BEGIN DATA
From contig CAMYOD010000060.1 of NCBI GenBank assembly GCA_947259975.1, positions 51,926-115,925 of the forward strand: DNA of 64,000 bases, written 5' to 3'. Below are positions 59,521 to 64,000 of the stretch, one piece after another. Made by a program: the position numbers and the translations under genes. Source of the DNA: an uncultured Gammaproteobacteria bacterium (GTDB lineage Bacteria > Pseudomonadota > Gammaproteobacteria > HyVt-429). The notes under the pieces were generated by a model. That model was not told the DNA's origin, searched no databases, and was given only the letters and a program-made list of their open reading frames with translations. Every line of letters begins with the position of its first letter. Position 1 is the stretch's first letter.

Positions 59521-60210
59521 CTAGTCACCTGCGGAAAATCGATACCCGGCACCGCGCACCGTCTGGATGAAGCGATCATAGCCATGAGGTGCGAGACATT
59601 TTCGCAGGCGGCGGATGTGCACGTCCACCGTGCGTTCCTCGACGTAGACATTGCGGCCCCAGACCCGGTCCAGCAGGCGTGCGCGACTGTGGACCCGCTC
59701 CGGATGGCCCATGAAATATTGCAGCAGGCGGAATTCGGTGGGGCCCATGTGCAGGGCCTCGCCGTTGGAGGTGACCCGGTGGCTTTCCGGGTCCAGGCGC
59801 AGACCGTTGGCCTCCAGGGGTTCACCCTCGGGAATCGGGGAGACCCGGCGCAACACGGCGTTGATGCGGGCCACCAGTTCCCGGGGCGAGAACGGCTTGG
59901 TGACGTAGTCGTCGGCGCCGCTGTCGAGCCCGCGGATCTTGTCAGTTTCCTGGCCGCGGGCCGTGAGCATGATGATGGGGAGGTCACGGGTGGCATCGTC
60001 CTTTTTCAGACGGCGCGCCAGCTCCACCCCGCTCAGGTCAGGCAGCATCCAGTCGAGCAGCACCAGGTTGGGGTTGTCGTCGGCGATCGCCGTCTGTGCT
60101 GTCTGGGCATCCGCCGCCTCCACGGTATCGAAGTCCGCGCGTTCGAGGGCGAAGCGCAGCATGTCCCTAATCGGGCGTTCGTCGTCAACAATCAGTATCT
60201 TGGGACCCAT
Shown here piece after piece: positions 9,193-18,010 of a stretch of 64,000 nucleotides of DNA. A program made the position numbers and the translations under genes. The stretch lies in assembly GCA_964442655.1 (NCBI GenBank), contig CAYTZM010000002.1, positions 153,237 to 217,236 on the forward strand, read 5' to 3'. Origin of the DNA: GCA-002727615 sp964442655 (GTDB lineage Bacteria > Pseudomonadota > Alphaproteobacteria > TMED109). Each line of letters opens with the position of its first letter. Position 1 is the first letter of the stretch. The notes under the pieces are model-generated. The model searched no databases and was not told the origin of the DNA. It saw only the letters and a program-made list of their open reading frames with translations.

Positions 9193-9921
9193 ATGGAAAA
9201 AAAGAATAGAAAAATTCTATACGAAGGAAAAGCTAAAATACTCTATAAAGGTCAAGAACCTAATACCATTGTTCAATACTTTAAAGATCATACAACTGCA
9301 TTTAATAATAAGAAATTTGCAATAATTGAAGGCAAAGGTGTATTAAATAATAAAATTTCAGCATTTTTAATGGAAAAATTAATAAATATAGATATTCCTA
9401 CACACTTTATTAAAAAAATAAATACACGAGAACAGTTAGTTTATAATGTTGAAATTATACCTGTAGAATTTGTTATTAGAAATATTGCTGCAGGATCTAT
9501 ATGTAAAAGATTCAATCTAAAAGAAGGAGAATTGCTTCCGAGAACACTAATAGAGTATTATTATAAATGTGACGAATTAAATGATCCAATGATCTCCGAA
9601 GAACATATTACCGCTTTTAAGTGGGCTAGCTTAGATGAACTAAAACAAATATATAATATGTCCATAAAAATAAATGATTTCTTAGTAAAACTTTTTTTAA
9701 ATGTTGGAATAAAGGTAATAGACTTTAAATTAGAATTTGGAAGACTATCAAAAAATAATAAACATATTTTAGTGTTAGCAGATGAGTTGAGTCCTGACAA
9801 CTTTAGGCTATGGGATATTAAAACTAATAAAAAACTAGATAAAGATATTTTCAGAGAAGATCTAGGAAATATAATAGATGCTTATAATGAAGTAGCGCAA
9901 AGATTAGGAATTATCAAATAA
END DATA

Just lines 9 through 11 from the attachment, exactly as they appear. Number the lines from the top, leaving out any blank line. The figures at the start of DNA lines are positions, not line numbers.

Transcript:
60101 GTCTGGGCATCCGCCGCCTCCACGGTATCGAAGTCCGCGCGTTCGAGGGCGAAGCGCAGCATGTCCCTAATCGGGCGTTCGTCGTCAACAATCAGTATCT
60201 TGGGACCCAT
Shown here piece after piece: positions 9,193-18,010 of a stretch of 64,000 nucleotides of DNA. A program made the position numbers and the translations under genes. The stretch lies in assembly GCA_964442655.1 (NCBI GenBank), contig CAYTZM010000002.1, positions 153,237 to 217,236 on the forward strand, read 5' to 3'. Origin of the DNA: GCA-002727615 sp964442655 (GTDB lineage Bacteria > Pseudomonadota > Alphaproteobacteria > TMED109). Each line of letters opens with the position of its first letter. Position 1 is the first letter of the stretch. The notes under the pieces are model-generated. The model searched no databases and was not told the origin of the DNA. It saw only the letters and a program-made list of their open reading frames with translations.